All of those elements are tremendously fun to manipulate, yet the entire time I played, I was compelled to complete the puzzles simply so I could learn more about the haunting world that The Turing Test creates. Space exploration and otherworldly moons and planets are themselves a mystery to us, and what can be more mysterious than a mystery within that mystery? Don’t worry – I’m not writing this from a Starbucks on a MacBook, so the entire experience of reviewing The Turing Test hasn’t transformed me into a hipster yet.
Crafted in Unreal Engine 4, the game is visually quite impressive, and certainly on par with at least it peers in puzzle-solving. There is a great attention to detail to be found on the ship and in the facility, with numerous items able to be examined up close…and then neatly set back down instead of being thrown and strewn all across the room. Apparently Ava likes to keep her workplace neat and tidy. I can’t say that it’s on par with bleeding edge graphical juggernauts on PC and console, but it’s still a beautiful game in more ways than just concept and execution, and a large contributor to that is the graphical design.
Graphical design and sound design, that is. The voice acting in The Turing Test is superb. Although Ava’s and T.O.M.’s voice actors carry the vast majority of the game’s dialogue, the other voice actors do a fine job in their roles and, to their credit, had to convey a much wider range of emotions in their performances. The sound effects are all suitable and appropriate for their environment, but what really captivated me was the music, which, to use the word again, was positively haunting. Sometimes eerie and ominous, sometimes beguiling and alluring, the music in The Turing Test is always there, almost a third presence in the otherwise mostly empty rooms populated by only Ava and the disembodied voice of T.O.M.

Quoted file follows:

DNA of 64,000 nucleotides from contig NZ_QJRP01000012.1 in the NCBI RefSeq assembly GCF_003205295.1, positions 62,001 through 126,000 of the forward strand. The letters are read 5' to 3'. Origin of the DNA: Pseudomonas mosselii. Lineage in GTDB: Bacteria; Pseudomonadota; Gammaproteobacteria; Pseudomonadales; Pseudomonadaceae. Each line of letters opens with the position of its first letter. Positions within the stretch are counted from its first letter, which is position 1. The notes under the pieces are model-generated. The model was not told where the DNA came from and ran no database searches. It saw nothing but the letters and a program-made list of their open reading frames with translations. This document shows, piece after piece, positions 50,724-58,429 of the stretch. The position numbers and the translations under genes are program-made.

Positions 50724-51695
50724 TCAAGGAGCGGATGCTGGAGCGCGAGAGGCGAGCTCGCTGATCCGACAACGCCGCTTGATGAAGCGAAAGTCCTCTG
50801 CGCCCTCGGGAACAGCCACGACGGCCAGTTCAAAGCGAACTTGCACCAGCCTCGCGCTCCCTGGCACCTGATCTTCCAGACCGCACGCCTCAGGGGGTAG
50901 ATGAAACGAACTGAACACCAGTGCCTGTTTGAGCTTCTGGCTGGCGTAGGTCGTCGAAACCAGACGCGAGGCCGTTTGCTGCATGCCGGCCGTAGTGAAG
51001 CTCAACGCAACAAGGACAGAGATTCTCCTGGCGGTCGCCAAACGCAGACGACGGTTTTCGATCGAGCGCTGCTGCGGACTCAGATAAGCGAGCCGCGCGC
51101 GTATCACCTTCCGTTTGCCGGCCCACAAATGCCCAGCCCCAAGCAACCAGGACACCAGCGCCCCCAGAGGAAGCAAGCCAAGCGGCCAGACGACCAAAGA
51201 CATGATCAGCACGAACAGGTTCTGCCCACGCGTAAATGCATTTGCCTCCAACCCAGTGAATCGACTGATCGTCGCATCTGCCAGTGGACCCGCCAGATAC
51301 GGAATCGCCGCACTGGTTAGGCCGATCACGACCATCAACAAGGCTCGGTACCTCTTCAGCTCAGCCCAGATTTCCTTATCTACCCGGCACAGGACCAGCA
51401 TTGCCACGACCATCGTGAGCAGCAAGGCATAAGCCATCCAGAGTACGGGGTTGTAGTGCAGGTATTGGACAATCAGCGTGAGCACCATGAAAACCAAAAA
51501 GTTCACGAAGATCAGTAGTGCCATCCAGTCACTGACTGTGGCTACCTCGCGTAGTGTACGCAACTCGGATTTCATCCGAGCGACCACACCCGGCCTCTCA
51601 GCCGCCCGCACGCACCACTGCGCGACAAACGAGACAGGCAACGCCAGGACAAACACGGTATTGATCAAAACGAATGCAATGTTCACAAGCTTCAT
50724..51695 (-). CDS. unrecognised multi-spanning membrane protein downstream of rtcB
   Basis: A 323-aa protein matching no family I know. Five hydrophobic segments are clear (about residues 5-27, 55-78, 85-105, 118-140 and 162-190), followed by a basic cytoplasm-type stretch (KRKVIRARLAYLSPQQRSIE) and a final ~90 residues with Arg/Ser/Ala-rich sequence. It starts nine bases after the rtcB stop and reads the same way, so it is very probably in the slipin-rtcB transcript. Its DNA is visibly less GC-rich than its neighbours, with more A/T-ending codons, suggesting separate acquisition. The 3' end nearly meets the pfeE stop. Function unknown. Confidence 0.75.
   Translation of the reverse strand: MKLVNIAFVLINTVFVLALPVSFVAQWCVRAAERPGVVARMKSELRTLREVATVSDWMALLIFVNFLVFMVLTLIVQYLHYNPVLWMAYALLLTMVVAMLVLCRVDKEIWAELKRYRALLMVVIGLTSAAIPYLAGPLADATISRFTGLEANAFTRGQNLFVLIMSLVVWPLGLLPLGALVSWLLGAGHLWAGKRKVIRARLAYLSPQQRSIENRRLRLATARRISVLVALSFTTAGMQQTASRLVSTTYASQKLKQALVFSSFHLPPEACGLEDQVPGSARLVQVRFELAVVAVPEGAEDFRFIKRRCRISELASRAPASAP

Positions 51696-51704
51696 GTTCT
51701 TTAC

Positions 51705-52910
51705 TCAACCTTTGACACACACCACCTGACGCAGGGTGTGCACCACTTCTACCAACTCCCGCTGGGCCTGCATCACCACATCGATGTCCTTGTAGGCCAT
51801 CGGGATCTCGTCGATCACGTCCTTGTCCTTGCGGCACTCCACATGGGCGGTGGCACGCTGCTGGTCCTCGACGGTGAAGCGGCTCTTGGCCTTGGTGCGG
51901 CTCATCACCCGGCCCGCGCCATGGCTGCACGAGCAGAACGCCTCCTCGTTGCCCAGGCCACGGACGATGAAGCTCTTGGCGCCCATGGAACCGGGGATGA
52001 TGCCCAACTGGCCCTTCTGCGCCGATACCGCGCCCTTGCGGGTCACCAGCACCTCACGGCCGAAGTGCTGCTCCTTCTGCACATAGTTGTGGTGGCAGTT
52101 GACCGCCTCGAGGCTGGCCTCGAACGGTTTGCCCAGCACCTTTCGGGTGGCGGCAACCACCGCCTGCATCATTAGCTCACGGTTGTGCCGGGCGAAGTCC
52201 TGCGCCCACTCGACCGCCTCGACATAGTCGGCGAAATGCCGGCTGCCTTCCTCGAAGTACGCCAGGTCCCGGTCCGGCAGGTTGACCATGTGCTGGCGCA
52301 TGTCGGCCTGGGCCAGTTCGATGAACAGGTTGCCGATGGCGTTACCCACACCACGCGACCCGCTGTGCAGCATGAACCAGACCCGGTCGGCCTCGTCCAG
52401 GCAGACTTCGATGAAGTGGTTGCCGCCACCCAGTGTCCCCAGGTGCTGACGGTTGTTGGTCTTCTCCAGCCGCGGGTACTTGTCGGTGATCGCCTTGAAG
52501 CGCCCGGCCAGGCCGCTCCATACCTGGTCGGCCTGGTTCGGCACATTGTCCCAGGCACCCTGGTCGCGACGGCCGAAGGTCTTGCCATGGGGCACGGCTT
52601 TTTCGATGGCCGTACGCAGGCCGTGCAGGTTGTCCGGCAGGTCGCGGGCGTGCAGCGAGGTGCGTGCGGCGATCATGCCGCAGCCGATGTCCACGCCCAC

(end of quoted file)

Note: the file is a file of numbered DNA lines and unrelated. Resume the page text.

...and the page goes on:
Truthfully, I have a hard time evaluating The Turing Test for its length. It is a fairly short game, lasting probably just two to four hours depending on your personal aptitude solving puzzles. If you tackle the “secret” puzzles between some of the puzzle chambers (which I do highly recommend as they are a treasure trove of plot details), that may push your game timer closer to that four hour mark, but The Turing Test is still a very fleeting experience. Of course, the pacing of the game feels practically perfect to me, which makes me believe that if the game actually were longer, it might make the experience feel somewhat padded or less meaningful. I would absolutely like to have more content, but only if enough significant dialogue and exposition could be created for the additional puzzle chambers, since for me, they were a means to the end of the story.
At the end of the day, I can’t recommend The Turing Test enough. It definitely won’t appeal to everyone, but to anyone with a sense of wonder, exploration, or even those of us with an investigative streak, it is an experience unlike few others available on the Xbox One or PC.
Review Code supplied by Microsoft Xbox.